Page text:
The former athletic director of the University of Arkansas, Fayetteville was fired "for convenience," a university official said Friday.
That means the university can -- and did -- end Jeff Long's employment without cause or for any reason.
And as of Friday, little is still known as to what -- other than the performance of the Razorback football team that is 4-6 overall and 1-5 in Southeastern Conference games this season and has a program-record five losses of 20 points or more -- led to his firing after his nearly decade-long tenure at the campus.
In the termination letter📄 , UA Chancellor Joe Steinmetz said that parting ways was "in the best interest of the athletics program and the University."
University of Arkansas trustees earlier this week hinted that Steinmetz weighed many factors before ultimately deciding to let Long go, but none would speak of any other concerns they or anyone had with Long. And his personnel file -- released by the university, with his permission on Friday after the Arkansas Democrat-Gazette submitted a public-records request -- also gave no hints as to the cause of his dismissal.
"While a compelling public interest in these records may exist, as you know Mr. Long's departure was a termination for convenience," said Rebecca Morrison, a public information official at UA. "Thus the university believes that the records in Mr. Long's personnel file are exempt from disclosure, as they do not form a basis for his termination."
But the university released the records in the end.
Arkansas Code Annotated 25-19-105(c)(1) states, in part, that "all employee evaluation or job performance records, including preliminary notes and other materials, shall be open to public inspection only upon final administrative resolution of any suspension or termination proceeding at which the records form a basis for the decision to suspend or terminate the employee and if there is a compelling public interest in their disclosure."
Long's firing comes as the university is in the middle of the expansion of the Donald W. Reynolds Razorback Stadium, a $160 million project that will add about 4,200 premium seats, and at a time when the future of the Razorback football games in Little Rock is in question. Steinmetz said Thursday that the future of Razorback football games in the capital city had no effect on his decision to fire Long.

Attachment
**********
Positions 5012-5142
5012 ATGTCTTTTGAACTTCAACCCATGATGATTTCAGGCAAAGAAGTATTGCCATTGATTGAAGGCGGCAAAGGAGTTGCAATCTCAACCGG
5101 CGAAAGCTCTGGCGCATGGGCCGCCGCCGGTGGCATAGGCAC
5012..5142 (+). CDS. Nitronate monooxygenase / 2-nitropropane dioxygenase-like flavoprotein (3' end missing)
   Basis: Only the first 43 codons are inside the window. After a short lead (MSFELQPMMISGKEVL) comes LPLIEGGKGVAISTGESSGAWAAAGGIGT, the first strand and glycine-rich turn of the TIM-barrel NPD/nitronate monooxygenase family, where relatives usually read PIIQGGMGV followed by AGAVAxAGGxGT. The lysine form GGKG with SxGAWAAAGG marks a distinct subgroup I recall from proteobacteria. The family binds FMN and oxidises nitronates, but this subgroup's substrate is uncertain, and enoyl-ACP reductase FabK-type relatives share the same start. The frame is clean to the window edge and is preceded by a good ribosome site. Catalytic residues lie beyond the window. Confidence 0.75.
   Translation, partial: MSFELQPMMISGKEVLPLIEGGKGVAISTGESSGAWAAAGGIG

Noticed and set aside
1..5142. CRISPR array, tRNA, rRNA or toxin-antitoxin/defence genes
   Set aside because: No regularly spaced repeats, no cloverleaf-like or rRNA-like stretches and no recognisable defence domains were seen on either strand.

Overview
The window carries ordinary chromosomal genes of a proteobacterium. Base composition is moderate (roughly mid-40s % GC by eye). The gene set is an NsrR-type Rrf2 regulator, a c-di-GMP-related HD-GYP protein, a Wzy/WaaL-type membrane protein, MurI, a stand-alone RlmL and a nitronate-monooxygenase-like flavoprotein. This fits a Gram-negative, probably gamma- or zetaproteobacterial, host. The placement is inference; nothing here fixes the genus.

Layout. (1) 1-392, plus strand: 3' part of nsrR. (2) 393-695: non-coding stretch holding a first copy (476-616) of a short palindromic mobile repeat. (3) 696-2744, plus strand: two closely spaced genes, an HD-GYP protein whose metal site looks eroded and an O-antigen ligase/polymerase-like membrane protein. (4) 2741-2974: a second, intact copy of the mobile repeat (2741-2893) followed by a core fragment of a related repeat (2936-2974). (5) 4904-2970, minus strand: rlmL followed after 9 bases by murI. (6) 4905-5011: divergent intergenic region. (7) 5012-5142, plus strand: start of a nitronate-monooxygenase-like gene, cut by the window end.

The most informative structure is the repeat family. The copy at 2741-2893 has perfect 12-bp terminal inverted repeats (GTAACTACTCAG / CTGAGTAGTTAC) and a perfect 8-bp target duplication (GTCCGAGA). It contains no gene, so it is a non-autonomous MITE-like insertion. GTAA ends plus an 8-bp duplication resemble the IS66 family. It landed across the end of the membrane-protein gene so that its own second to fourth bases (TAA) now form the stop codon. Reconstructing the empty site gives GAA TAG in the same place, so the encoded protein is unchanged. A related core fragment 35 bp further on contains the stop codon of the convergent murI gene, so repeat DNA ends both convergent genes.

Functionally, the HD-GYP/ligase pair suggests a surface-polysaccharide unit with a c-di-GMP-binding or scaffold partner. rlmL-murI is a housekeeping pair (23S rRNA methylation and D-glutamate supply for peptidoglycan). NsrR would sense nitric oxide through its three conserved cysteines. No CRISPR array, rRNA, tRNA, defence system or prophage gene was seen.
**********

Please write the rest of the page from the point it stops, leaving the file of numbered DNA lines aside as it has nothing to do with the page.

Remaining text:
Long, 58, replaced longtime athletic director and former Razorback football coach Frank Broyles on Jan. 1, 2008.
Long's personnel record -- made up mainly of performance evaluations -- is mostly spotless with one "letter of caution" from former Chancellor G. David Gearhart📄. In the letter, Gearhart admonished Long for violating NCAA Bylaw 126.96.36.199 on Aug. 14, 2013 when he "accidently retweeted a request from a fan that included the name of a prospective student-athlete."
"However, it is your responsibility to be more mindful of your actions when communicating with individuals on social media," Gearhart wrote. "This memorandum should serve as notice that a repeat offense may be forwarded to the NCAA for a determination of appropriate sanctions."
In a May 2012 performance evaluation, Gearhart praised Long for his handling of the firing of football Coach Bobby Petrino📄 on April 10, 2012, nine days after Petrino crashed his Harley-Davidson motorcycle with his mistress onboard.
"During the Petrino incident you never wavered from wanting to do the right thing and your press conference showed your honor and integrity to all," Gearhart wrote. "I was very proud of how you handled the matter and you helped to restore confidence in college athletics nationally."
In July 2012, Long and Gearhart exchanged several emails about the athletic director's contract. On July 10 of that year, Long wrote📄 that Scott Varady, who is now the executive director of the Razorback Foundation but was general counsel for the university then, had talked to him about extending his contract and his buyout.